The point here is that really all we know about Colin Kaepernick is the success he’s had. We haven’t seen him have the bad year that RGIII had last year and have seen nothing but blue skies up until this point. So what does he have to do to earn the respect of fans, peers, and – most importantly – management? Win the Super Bowl. That’s really it for him until he can start thinking about winning it multiple times, which he can’t do until he’s won his first one.
2) The San Francisco 49ers franchise has a high level of expectations for the quarterback position
Although the league has changed a lot since the days of Joe Montana and Steve Young, this is a franchise that is no stranger to Super Bowl wins. They’ve got five under their belt, and another appearance in Super Bowl 47 which they lost at the hands of the guy this article’s about. And now that the team is better than they were ten years ago, everything appears to be in place for them to win several more. If you’re uncertain about the expectations that the Niners face on a yearly basis, just look back to the way that ESPN was acting like it was the end of the world a decade ago when Mike Singletary was showing his offense the corn in his stool. You would have thought the team was sold to some investor from India and being moved to Portland. It got so bad that at one point Steve Young got off his Mormon bandwagon and picked the Cardinals to beat San Fran in a Monday Night Matchup.
Kaepernick has everything in place to be a part of that greatness the franchise strives for, but although he has the mobility of Young he will never quite have the arm of Montana. But try explaining that to the guy at the end of the bar who’s seven beers over the legal limit at four in the afternoon wearing Joe Cool’s Notre Dame No. 3 jersey. That guy will not only tell you how Montana was the architect of four Super Bowl victories during one of the most competitive stretches in NFL history, but he’ll also use that same microbrew and chicken wing breath to explain how guys like Colin are the future and the skills that Montana possesses aren’t necessary anymore.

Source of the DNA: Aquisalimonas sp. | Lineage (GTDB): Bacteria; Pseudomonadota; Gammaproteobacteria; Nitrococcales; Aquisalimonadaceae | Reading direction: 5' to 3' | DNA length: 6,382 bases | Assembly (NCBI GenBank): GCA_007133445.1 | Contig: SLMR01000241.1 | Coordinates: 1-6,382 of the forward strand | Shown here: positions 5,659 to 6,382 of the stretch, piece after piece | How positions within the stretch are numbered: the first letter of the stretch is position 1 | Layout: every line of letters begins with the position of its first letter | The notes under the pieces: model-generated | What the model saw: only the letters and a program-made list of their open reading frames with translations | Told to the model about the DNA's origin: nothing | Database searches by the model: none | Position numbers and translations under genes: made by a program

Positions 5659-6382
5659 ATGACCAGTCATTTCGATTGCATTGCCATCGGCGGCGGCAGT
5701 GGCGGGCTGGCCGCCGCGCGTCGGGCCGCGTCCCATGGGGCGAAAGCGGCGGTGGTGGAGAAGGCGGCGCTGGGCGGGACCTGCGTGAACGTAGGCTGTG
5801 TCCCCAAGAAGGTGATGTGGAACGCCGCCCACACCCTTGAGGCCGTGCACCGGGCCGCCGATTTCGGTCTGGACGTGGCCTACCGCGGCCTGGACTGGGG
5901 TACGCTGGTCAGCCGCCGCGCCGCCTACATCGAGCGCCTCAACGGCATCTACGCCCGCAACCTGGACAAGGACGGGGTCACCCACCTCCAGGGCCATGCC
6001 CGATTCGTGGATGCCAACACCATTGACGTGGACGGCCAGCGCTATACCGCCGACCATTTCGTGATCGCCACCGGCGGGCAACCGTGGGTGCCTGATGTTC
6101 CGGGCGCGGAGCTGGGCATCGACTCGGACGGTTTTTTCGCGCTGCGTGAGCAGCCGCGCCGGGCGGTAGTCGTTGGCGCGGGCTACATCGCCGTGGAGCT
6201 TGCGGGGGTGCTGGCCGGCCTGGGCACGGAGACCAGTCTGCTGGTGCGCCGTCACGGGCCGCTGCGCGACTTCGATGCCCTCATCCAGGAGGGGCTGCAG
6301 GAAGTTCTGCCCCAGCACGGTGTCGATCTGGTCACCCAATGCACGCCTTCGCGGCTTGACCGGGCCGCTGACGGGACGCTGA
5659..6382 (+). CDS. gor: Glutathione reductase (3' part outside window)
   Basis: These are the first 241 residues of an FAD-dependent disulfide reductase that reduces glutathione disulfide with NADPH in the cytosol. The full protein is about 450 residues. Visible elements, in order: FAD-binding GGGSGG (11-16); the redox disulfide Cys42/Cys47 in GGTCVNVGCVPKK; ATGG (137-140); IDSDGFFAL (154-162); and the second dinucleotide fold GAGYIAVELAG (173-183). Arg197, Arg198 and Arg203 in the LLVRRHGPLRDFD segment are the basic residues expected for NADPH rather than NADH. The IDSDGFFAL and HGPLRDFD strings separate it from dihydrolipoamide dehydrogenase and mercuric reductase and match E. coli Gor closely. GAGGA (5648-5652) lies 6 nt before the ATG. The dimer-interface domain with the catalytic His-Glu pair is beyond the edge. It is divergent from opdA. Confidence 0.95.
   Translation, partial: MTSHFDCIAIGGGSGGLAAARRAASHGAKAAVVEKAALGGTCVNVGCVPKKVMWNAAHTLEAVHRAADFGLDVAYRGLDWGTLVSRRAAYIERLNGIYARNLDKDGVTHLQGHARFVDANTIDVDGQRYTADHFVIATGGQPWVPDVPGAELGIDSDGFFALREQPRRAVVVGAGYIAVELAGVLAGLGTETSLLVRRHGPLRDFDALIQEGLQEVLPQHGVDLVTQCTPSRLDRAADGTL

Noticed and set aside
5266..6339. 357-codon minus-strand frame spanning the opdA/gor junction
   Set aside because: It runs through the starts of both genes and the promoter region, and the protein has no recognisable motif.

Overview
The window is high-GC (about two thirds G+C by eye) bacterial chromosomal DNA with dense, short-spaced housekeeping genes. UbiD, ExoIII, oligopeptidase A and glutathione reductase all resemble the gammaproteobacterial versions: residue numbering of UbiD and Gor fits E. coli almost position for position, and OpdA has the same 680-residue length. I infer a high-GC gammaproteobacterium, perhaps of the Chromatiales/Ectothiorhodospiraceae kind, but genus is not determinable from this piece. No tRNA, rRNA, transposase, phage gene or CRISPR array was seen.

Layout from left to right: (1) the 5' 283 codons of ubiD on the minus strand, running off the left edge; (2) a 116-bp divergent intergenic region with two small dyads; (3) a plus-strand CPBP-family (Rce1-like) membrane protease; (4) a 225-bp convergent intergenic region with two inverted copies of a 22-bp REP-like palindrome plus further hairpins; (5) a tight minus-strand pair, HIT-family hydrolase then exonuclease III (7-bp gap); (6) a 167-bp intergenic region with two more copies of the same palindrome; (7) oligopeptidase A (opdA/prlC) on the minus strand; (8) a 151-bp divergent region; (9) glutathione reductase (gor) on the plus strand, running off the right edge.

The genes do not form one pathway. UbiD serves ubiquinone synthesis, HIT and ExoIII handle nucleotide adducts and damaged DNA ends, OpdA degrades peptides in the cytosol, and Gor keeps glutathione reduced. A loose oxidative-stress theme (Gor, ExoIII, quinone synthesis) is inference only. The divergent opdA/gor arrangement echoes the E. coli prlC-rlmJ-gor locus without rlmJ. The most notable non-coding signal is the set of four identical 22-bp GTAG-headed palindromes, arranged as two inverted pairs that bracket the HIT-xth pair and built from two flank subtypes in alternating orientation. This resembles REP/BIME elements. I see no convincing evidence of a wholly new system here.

And he’s wrong. DEAD wrong. Coffins leaking out of the side of the hill dead wrong. I don’t give a shit how many guys have Michael Vick like reflexes minus the dogfighting, I’ll take a guy who throws for 350 yards and three touchdowns over the skinnier and more mobile quarterback any day of the week. There have been changes to the game, but the changes aren’t so significant that you’d want to start Cam Newton over John Elway.
3) The NFC West is slowly becoming the most fucking frightenting division in all of professional sports
I can remember a short while ago when we mocked the NFC West at every turn. Just a few years ago, they fielded a 7-9 division winner in Seattle that would have been mocked mercilessly to the end of the world if they hadn’t beat the defending Super Bowl champions the following week. Now, every team in that division could easily finish .500 in any given year. The 49ers are pretty much in a fight to the death with the Seahawks for the division crown every year, but the Seahawks aren’t the only team that the Niners need to worry about. The “bottom half” of the NFC West is rounded out by the Arizona Cardinals (who finished 10-6 last year and posted a very impressive showing) and the St. Louis Rams who may be in last place but hardly have a weak roster or lack the drive to succeed.
And for Kaepernick, that’s bad news. Those four games against Arizona and St. Louis every year could mean the world to San Francisco, especially when their now arch nemesis is nearly unstoppable at home. One of those middle of the road week eight matchups in Missouri could trip them up and that might be the difference between them hosting the NFC Championship game and Richard Sherman going apeshit on national television again.